image.png.eb3949bbb97048c17cd8050b8699b168.png

 

[Read article for discussion of complexities and caveats  related to the U-shaped curve relationship]

 

Thanks for the helpful info. I think any study that looks at selenium in the context of CVD might be a troublesome, there are so many other things that impact CVD ( so many that I don't think it would even be possible to control for all these factors). 

As such, the most interesting thing about selenium, in my opinion, is that it strongly correlated with longevity in the context of brain health -- research needs to be carried out to determine if the maximum daily allowance is correlated with brain function and protective against some of the heinous brain conditions we humans tend to develop with old age, Parkinson's, Alzheimer's, etc. 

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7 hours ago, Sibiriak said:

Selenium and human health (2012)   The Lancet 

So what mineral does not have risks at high and low levels?  Just get them tested and adjust as needed to get them into the normal reference range of values by supplementing (or adjusting your diet if it is too high, as in taking too many Brazil nuts.)

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13 hours ago, AlanPater said:

So what mineral does not have risks at high and low levels?

Right. I'd just be curious to know in what measure natural selenium (i.e. from brazil nuts or other food) brings about excessive blood concentrations. Also, I give it for granted that we are talking organic selenium, in some minerals like Arsenium the distinction between the organic and the inorganic compounds in the blood is relevant.

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10 hours ago, mccoy said:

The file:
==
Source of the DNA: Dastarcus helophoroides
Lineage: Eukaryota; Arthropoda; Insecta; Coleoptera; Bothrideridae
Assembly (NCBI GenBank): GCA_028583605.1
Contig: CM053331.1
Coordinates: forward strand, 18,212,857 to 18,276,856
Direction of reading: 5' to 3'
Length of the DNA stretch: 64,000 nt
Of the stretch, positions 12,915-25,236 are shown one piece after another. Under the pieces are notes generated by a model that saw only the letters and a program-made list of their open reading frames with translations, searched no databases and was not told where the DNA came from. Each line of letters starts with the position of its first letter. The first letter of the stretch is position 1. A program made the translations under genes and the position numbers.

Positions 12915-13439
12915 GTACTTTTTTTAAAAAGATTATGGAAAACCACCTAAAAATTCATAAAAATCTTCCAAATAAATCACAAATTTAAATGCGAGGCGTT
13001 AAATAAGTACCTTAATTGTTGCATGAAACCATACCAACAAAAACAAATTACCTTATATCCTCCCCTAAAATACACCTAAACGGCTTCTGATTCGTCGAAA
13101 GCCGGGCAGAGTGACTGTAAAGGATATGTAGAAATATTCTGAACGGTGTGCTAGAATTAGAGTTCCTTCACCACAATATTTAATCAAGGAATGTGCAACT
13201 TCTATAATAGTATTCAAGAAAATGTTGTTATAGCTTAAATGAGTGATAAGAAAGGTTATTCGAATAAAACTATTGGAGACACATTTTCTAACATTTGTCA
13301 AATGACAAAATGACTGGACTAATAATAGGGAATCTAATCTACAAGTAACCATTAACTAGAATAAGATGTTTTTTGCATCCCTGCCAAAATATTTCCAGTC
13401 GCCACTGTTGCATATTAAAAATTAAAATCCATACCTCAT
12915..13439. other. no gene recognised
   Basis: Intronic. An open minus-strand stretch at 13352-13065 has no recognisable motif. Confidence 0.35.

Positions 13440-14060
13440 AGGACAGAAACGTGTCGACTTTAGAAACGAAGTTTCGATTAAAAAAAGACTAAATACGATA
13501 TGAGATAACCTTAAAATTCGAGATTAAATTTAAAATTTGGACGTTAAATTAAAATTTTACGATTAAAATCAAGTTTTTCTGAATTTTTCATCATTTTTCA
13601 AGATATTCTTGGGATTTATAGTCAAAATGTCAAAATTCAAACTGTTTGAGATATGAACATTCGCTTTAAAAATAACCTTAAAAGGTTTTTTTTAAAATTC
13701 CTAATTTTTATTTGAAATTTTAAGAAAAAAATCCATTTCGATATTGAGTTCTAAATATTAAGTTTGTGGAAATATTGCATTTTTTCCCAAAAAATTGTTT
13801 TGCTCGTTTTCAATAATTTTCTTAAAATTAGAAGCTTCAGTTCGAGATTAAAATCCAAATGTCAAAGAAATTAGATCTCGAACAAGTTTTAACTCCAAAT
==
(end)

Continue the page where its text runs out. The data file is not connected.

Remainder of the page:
On 2/6/2022 at 11:38 AM, AlanPater said:

So what mineral does not have risks at high and low levels?

Right. I'd just be curious to know in what measure natural selenium (i.e. from brazil nuts or other food) brings about excessive blood concentrations. Also, I give it for granted that we are talking organic selenium, in some minerals like Arsenium the distinction between the organic and the inorganic compounds in the blood is relevant.

I believe Michael Rae and others have explained the danger of Brazil nuts, that one is enough on average and the variation in selenium levels is such that relying on them for our selenium intake is risky.

Re organic selenium:

"Selenium also occurs in organic compounds, such as dimethyl selenide, selenomethionine, selenocysteine and methylselenocysteine, all of which have high bioavailability and are toxic in large doses."

https://en.wikipedia.org/wiki/Selenium#Toxicity

Also, the soils foods are grown in has much to do with foods' levels, as in the central valley in California in which years of irrigation has resulted in high level in their aquifer levels:

https://deeply.thenewhumanitarian.org/water/articles/2018/05/02/pressure-mounts-to-solve-californias-toxic-farmland-drainage-problem

and:

Treating chronic arsenic toxicity with high selenium lentil diets
Shweta Sah, Albert Vandenberg, Judit Smits
Toxicol Appl Pharmacol. 2013 Oct 1;272(1):256-62.
PMID: 23800687 DOI: 10.1016/j.taap.2013.06.008
Abstract